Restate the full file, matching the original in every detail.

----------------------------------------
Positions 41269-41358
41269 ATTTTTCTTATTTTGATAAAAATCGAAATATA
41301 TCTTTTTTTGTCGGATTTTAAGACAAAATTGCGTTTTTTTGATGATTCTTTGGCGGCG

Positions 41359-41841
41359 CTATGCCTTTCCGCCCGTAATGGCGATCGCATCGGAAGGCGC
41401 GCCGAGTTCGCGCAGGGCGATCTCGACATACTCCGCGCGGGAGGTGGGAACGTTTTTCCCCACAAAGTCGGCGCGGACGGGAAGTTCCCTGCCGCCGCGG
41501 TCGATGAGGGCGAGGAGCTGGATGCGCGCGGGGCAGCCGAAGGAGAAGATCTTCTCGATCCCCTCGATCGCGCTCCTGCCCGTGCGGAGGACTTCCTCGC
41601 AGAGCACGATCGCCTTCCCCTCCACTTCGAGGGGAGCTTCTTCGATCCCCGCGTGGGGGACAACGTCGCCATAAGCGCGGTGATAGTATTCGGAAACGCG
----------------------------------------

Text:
Positions 41269-41358
41269 ATTTTTCTTATTTTGATAAAAATCGAAATATA
41301 TCTTTTTTTGTCGGATTTTAAGACAAAATTGCGTTTTTTTGATGATTCTTTGGCGGCG

Positions 41359-41841
41359 CTATGCCTTTCCGCCCGTAATGGCGATCGCATCGGAAGGCGC
41401 GCCGAGTTCGCGCAGGGCGATCTCGACATACTCCGCGCGGGAGGTGGGAACGTTTTTCCCCACAAAGTCGGCGCGGACGGGAAGTTCCCTGCCGCCGCGG
41501 TCGATGAGGGCGAGGAGCTGGATGCGCGCGGGGCAGCCGAAGGAGAAGATCTTCTCGATCCCCTCGATCGCGCTCCTGCCCGTGCGGAGGACTTCCTCGC
41601 AGAGCACGATCGCCTTCCCCTCCACTTCGAGGGGAGCTTCTTCGATCCCCGCGTGGGGGACAACGTCGCCATAAGCGCGGTGATAGTATTCGGAAACGCG